*Except for 18 counties in state's western corners
Eight Indiana counties will move to the Central time zone April 2, the same day most of the state will turn clocks ahead one hour to observe daylight-saving time.
The decision Wednesday by the U.S. Department of Transportation ends a yearlong debate that split communities and even neighbors.
Under the change, Hoosiers in 74 counties on Eastern time will spring ahead one hour at 2 a.m. April 2, when daylight-saving time goes into effect. Hoosiers in the eight counties newly designated for Central time will join 10 other counties already in the Central zone and will not adjust their clocks.
On Oct. 29, Hoosiers in all 92 counties will turn their clocks back one hour.
The feds' final decision will move two northwestern counties, Starke and Pulaski, and six southwestern counties, Knox, Daviess, Martin, Pike, Dubois and Perry, to the Central time zone.
The rest of the state's 74 counties will stay in the Eastern time zone, including St. Joseph County. The department reversed its earlier recommendation to let South Bend switch to Central time in order to keep the city in St. Joseph County on the same time with neighboring Elkhart.
While the department's decision is final, many Hoosiers Wednesday were doubtful that the time debate in Indiana will ever be over.
"This is only the first step," said Rep. David Crooks, a Democrat who wants the rest of the state to join his home county, Daviess, in the Central zone.
Mark Dobson, a St. Joseph County commissioner who was delighted with the DOT decision, said he is worried that the arguments will continue.
"Unfortunately, there will be continued attempts to keep stirring the pot on this," he said.
Gov. Mitch Daniels started the time zone turmoil when he pushed a bill adopting daylight-saving time through the 2005 General Assembly. That bill required Daniels to seek hearings on where the Central and Eastern time zone boundaries should be drawn.
Seventeen counties petitioned for a time change. Initially the DOT recommended that five be approved. But after four contentious and lengthy hearings and written comments from more than 6,000 people, the department revised its decision.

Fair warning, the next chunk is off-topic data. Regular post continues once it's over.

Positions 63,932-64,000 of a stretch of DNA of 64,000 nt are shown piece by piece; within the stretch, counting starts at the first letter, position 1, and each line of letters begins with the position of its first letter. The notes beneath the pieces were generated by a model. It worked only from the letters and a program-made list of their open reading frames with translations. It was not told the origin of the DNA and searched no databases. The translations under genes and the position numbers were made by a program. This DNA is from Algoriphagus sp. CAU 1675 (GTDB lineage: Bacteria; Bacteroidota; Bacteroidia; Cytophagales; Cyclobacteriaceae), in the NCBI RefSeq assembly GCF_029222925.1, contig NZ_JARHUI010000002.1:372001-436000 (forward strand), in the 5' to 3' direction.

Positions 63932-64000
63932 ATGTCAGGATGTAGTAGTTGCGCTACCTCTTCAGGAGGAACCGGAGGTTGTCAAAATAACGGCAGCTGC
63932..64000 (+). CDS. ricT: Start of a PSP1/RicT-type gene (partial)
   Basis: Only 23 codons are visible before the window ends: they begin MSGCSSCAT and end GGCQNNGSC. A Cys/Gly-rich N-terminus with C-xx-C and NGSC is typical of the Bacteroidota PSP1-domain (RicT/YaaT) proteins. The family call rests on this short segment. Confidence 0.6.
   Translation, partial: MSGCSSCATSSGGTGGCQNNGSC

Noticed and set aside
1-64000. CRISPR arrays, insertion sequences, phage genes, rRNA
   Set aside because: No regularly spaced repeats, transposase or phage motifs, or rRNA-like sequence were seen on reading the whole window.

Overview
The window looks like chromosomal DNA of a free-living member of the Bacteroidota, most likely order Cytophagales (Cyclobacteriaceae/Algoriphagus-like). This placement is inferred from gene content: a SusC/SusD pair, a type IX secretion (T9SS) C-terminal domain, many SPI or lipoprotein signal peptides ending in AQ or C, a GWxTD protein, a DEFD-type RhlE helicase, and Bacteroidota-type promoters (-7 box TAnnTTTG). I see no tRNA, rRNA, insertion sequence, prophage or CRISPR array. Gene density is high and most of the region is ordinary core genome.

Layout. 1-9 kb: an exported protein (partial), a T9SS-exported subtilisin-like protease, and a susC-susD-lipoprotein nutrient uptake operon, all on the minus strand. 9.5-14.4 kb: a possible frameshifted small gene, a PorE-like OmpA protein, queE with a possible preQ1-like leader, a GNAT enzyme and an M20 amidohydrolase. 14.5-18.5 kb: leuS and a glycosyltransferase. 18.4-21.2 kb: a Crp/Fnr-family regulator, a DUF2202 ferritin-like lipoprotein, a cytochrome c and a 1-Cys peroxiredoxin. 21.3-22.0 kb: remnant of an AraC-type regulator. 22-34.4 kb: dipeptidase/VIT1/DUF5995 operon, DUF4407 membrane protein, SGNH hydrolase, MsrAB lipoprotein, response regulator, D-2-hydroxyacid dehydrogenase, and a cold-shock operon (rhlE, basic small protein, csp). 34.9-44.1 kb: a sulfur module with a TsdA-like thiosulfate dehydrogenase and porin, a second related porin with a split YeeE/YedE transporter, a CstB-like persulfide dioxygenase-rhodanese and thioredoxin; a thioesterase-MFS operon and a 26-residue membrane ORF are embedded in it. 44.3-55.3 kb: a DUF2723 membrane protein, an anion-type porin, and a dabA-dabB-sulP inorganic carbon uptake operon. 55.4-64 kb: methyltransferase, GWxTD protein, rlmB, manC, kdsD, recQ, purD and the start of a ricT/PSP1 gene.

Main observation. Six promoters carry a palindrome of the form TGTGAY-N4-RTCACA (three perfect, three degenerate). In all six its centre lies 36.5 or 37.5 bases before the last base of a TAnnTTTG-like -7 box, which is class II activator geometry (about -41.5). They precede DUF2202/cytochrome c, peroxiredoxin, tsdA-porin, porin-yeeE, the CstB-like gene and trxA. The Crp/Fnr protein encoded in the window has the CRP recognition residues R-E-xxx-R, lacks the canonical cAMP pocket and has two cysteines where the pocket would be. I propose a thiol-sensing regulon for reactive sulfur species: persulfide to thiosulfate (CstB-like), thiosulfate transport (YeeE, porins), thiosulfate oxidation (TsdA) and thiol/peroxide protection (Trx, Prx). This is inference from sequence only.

Daniels, who had said time zones were a local decision but urged that St. Joseph County's request be denied, issued a statement saying Transportation Secretary Norman Mineta "listened to the opinions and evidence presented by Hoosiers."
"Though a perfect outcome is not possible, we have substantial improvement," Daniels said. " Indiana is in step with our customers in the global economy, and we have a higher percentage of all Hoosiers on the same time year-round than we've ever had."
What Daniels calls an improvement, though, one South Bend resident -- John Gaski, an associate professor of marketing at the University of Notre Dame -- calls an outrage.
Daniels, he said, sided with Elkhart County, which opted for Eastern time, against St. Joseph County. If they were countries, Gaski said, "this would amount to an act of war."
Gaski thinks the county should consider declaring "home rule" and observe Central time, just as some southeastern Indiana counties have long illegally observed daylight-saving time.
"If St. Joe and Marshall counties get together and enact Central time by home rule, Elkhart would have to come along," Gaski said.
Steve Ross, a St. Joseph County commissioner who vehemently supports Central time, said that's not likely -- "not right now."
But, he said, after a year of daylight-saving time, and a year of 18 counties always being on a different time from most of the state, Hoosiers may want to change time zones and the politicians who delivered them.
House Minority Leader B. Patrick Bauer, D-South Bend, said the state should find out now what most Hoosiers want by passing bills by Crooks and other lawmakers calling for a statewide referendum.
"I think the only way that most people in Indiana will feel that they haven't been force-fed this by the federal government and the governor is to have a referendum," Bauer said. "The people ought to be given a voice."
But House Speaker Brian Bosma, R-Indianapolis, called the decision "the best possible result."
Now, he said, the state needs to move on to other issues.
"I see no reason for any of the legislation that wants to roll this decision back to move forward," he said. "It is my belief that once people settle down and we start learning the new time system, that we will all be very comfortable with this in a year or so."
Kevin Brinegar, president of the Indiana Chamber of Commerce, said he thinks the debate is over for the "foreseeable future." While counties can still petition for a change, Brinegar said he doubted the federal Transportation Department would be eager to get back into an issue that has consumed so much time.
Martin Vaught, spokesman for Kimball International, the furniture and electronics manufacturer that has been headquartered in Jasper since its founding in 1950, said everyone will adjust. The company wanted Eastern time, while many area residents wanted Central time.
"We won't move. We're not going to take our ball and go home," Vaught said. "It will be business as usual."
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